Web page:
Gov. Jay Inslee today, in recognition of National Reentry Week, signed an executive order to better support the successful transition of people leaving prison and returning to their communities. Inslee was joined by community leaders and formerly incarcerated people at today’s signing at FareStart in Seattle.
“One of the most significant public safety investments we can make to improve the lives of individuals and the safety of our communities is to do more to prepare people leaving our criminal justice system for a successful re-entry to society,” Inslee said.
Approximately 17,000 people are incarcerated in Washington state prisons and about 95 percent will return to their communities. Fifty percent of those men and women are parents. The executive order, “Building Safe and Strong Communities through Successful Reentry,” directs state agencies to reduce recidivism and increase public safety with stronger transition programs, so more men and women can build lives based on jobs rather than on crime. This includes:
- Directing the Department of Corrections and juvenile rehabilitation to develop a reentry-focused orientation program for every individual as they enter a correctional facility and when they leave;
- Directing the State Board of Community and Technical Colleges, the Washington Student Achievement Council, the Washington Apprenticeship and Training Council and Labor and Industries to develop a statewide correctional post-secondary education and apprenticeship plan; and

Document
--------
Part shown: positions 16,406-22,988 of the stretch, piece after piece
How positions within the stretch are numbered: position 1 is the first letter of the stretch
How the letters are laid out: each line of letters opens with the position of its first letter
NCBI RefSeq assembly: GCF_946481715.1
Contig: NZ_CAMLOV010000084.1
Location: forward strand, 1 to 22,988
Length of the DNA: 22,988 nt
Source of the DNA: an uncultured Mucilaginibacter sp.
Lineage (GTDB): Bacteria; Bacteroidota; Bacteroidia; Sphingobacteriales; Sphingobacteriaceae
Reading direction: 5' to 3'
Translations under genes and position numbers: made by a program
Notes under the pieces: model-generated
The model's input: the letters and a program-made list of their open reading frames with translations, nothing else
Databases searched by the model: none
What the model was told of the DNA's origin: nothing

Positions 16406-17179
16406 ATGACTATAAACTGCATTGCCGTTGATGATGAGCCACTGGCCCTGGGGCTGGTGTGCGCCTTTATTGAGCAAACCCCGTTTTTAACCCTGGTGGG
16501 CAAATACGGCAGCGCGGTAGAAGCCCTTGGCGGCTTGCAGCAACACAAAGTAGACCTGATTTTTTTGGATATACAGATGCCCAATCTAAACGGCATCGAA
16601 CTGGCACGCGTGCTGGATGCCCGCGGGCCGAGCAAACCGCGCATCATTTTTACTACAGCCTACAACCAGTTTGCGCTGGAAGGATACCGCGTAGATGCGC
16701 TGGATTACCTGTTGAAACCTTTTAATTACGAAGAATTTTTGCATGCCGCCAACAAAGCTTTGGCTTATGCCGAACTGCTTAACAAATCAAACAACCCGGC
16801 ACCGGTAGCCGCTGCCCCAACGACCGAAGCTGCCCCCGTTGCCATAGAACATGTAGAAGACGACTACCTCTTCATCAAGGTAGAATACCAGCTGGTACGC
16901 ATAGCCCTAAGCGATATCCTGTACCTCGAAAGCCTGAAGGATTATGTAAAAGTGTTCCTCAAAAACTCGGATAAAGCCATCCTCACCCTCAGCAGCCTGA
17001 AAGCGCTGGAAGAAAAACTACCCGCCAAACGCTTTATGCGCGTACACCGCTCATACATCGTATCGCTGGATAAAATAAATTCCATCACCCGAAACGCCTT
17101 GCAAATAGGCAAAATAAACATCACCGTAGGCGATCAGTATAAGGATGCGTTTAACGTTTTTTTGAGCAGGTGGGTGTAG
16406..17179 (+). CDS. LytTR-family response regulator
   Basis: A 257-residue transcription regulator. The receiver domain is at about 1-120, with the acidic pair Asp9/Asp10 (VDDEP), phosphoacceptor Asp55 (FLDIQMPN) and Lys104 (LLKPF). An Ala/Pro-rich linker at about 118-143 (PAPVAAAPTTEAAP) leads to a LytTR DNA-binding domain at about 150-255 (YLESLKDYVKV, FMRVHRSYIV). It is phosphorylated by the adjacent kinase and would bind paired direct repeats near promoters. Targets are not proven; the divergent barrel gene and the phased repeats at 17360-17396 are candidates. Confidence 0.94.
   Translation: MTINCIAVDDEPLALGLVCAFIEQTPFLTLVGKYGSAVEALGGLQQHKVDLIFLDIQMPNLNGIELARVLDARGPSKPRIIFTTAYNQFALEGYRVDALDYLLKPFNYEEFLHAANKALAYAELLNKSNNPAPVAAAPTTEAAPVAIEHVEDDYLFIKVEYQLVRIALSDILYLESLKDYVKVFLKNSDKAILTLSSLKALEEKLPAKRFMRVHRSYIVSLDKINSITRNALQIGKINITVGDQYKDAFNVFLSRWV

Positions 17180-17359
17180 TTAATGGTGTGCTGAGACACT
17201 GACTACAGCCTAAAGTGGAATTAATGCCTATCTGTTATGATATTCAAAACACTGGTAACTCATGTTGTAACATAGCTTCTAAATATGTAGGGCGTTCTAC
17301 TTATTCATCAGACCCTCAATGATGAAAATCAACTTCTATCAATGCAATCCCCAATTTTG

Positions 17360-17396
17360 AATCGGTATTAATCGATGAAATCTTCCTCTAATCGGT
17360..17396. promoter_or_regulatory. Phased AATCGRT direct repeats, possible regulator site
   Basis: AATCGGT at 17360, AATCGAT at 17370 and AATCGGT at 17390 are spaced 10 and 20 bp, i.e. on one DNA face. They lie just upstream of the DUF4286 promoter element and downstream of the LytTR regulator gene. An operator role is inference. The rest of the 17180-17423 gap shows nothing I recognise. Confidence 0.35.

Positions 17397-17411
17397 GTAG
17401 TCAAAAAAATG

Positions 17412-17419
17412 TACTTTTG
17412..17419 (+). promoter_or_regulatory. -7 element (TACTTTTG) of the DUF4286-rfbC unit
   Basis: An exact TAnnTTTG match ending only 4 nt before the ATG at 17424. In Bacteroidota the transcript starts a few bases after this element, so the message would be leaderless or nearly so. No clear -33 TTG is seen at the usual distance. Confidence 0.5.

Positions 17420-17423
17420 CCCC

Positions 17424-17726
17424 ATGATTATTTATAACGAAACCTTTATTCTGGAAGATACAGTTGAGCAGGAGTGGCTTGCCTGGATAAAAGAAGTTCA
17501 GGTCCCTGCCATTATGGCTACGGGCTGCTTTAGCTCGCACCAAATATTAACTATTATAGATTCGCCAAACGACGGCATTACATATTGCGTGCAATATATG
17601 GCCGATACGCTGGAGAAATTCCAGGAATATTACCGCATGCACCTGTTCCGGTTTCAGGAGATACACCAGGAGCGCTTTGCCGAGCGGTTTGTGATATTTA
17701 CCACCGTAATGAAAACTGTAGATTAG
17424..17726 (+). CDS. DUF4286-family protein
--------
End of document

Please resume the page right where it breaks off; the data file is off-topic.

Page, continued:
- Tasking the Department of Commerce to build a corporate outreach plan with Correctional Industries to identify workforce needs that can be met with appropriately trained individuals with criminal backgrounds.
One of Inslee’s Results Washington goals is to increase six-month post-incarceration employment from 30 percent to 40 percent by 2017.
Other reentry steps include making sure all offenders are issued a state ID card upon leaving a state correctional facility and suspending rather than terminating certain health care and social service benefits during the time an offender is incarcerated. Washington has already removed some employment barriers such as adopting a “ban the box” policy that increases state employment opportunities for applicants with criminal records.
“It just makes sense to support people as they transition from prison back into the community,” said King County Prosecuting Attorney Dan Satterberg. “We all win when we lower recidivism, increase public safety, and restore hope for formerly incarcerated people to become community assets.”